Are those twins?!
Wow, you have your hands full!
If I had twins, I’d send one back!
I don’t envy your life!
A friend and I were out shopping one afternoon with my boys when she commented, so you just have the same conversations with strangers all day long. It seems that way some days. Most days I don’t mind, but sometimes I’m trying to get the boys from their car seats to the shopping cart or carefully select my produce at the grocery store so I keep my answers short and my head low. But still the boys attract attention wherever we go. The comment that I dread the most is, have you seen the adorable video of the twins climbing out of their cribs at night (have you?)? Of course I’ve seen the video.
Two little boys climb out of their cribs at night and ransack their bedroom. Their parents repeatedly return the boys to their cribs and the room to order. I’ve seen the video along with the millions of other viewers, but I’ve also lived the scenario in real life. Twins boys were once described to me as Velociraptors; they hunt in packs and search out weak spots. I’ve found this statement to be startlingly true. My boys will support and egg each other on. When they first climbed out of their cribs, Xavier would get out first and then wake Bruce up and encourage him to climb out too. Together they are an unstoppable force. They have torn the mounted monitors off of the walls in their bedroom as well as the mounted TV in our living room. We no longer have any wall art or lamps in areas where the boys play. And the list of their destruction continues. Where was I while this occurred? Peeing or making lunch. It only takes seconds once they’ve identified their target.
So how can anyone survive this level of chaos? My house is in a constant state of lockdown. Our family room is lovingly referred to as the pitt. It’s the safest room in the house for the boys; sturdy baby gates at the base of the stairs and the entrance to the dining room, the couch and chair are old and beige, and it houses the majority of their toys. If we’re home, the boys are in the gate. Unless they’re eating or sleeping. Xavier and Bruce are capable of sitting in a chair and eating meals, but meals are safer and controlled when they are locked securely into their high chairs. I often wonder when we’ll let them sit in big chairs, but that feels like years away from now. They sleep in KidCo pods, small tents designed for small kids who have climbed out of their cribs early or for convenient travel sleep options. This keeps them safe from harming themselves while they’re supposed to be sleeping. Like I said, my house is a constant state of lockdown. There are moments are blissful freedom for them, bath time. A few nights a week, my husband bathes the boys and it is the only time they are allowed in the bathroom (I am not looking forward to potty training, but mostly because I will have to give them more access). After bath they are allowed to run down the hallway with all the bedroom doors closed, semi-lockdown.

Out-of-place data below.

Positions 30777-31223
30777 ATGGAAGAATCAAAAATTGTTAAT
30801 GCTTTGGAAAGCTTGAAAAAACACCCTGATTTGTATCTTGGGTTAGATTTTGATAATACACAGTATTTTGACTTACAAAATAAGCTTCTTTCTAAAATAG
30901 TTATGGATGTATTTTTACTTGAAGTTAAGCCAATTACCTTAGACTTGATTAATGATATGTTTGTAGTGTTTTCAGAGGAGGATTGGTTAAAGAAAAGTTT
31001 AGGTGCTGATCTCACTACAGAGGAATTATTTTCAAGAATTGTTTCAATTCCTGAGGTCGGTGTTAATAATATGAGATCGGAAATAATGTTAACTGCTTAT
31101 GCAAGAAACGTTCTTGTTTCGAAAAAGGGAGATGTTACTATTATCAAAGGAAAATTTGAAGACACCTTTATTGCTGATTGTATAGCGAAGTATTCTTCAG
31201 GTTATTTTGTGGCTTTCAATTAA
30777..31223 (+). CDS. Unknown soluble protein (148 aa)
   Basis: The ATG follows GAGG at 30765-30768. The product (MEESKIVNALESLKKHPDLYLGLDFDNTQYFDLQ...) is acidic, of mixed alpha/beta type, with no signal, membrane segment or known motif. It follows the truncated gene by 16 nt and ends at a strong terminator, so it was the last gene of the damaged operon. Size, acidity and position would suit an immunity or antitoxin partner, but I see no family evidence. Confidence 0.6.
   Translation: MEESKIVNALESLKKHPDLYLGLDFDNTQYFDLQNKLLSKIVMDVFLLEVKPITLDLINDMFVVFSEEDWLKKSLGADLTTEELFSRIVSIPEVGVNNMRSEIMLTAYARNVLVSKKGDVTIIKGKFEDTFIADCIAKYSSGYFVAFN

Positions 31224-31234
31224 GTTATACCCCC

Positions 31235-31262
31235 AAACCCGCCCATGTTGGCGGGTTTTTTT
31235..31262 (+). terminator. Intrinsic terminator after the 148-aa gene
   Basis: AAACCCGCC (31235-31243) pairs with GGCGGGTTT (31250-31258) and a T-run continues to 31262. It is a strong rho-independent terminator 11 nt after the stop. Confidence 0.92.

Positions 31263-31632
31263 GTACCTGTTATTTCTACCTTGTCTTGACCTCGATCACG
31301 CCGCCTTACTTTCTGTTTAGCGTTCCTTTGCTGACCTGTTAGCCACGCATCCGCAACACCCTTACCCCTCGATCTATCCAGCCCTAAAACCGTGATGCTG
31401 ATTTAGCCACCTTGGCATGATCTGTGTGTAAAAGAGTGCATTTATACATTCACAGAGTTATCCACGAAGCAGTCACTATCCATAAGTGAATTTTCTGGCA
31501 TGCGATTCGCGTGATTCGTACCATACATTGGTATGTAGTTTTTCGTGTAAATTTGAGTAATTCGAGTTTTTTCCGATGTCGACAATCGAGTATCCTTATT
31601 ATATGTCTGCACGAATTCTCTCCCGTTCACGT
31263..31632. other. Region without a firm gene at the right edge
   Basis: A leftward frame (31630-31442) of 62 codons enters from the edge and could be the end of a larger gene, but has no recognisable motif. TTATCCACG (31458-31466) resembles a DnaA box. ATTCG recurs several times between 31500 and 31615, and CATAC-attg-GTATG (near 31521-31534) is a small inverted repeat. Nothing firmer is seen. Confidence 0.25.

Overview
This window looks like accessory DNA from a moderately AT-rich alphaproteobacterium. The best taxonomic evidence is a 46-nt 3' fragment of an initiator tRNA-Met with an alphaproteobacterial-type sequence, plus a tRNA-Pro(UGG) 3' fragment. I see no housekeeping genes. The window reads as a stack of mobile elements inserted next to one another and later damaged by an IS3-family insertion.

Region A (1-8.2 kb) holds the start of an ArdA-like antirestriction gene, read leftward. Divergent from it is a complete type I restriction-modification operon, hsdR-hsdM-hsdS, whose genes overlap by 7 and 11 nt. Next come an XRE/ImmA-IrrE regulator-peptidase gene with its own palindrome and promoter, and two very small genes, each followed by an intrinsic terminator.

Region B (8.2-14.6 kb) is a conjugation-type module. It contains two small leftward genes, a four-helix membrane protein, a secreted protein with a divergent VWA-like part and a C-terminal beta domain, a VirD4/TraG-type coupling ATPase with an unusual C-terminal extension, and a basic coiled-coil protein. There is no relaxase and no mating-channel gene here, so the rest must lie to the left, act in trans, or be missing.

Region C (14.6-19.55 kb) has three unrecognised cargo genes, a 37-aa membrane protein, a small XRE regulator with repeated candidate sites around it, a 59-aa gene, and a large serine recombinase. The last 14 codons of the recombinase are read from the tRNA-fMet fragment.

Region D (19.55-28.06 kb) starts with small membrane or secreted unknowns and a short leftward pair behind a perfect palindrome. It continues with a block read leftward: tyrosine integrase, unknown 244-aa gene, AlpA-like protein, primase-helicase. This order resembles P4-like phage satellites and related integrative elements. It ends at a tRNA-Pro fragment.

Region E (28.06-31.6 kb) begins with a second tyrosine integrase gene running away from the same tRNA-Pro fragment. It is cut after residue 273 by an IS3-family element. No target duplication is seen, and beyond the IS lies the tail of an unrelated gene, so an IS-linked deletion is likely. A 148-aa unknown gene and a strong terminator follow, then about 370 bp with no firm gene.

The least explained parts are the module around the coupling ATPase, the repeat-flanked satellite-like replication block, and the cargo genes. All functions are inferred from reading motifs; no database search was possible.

Travel outside of the house with mobile twins requires lockdown that travels with you. My double stroller is my lifeline. I have had five double strollers in the two years of living with twins. The best is the CityMini GT because it is HDA compliant so it fits in all public buildings. For their safety the boys must remain in their stroller until we get home or to a safe location. It’s quite impossible for me to keep eyes on two little boys running in opposite directions. And when they were lighter I used the Twingo, like an ergo but one baby goes on the front and the other goes on the back. They are physically locked to you. I also shop mostly at stores that can fit a double stroller or has double carts; Costco, Target, and Home Depot (please share in the comments below if you know of others). Thank goodness for Amazon Prime, where I order all things not purchasable at those three stores. Meeting friends for play dates requires four walls with one closable exit, otherwise it’s just not safe for us to play! I’m a twin mom; I’m scheduled, predicable, and always trying to stay one step ahead of my boys.
There are moments of sadness when I look at my kids locked in the stroller or high chair while their friends are running up the ramp or wiggling in the booth freely next to their mom. I just can’t give my kids those chances yet. I’m a little envious when I see dads babywearing their kid, leaving the mom to freely talk with others inhibited by a child. There are times when one will wake up from nap earlier than his brother, and I’ll sneak him out of the room. We can snuggle on the couch together, read, or play just the two of us. Often I dream of how life would be easier if I had one baby at a time. A twin parent’s break is only caring for one baby at a time.
Still when I’m exhausted from a day of keeping everyone alive, there are unexpected joys of twins. The boys giggle out of control when they feed each other animal crackers on the couch. When the watch tv they like to snuggle with each other. Before we switched to tents, the boys would fall asleep holding each other in bed. Waking up in the morning, they immediately call for their brother. And when we’re playing with other children, they are fiercely protective and defend each other. I love their bond. I know they will be best friends through life. As the toddler days continue, I’ll just be happy if we all make it out alive.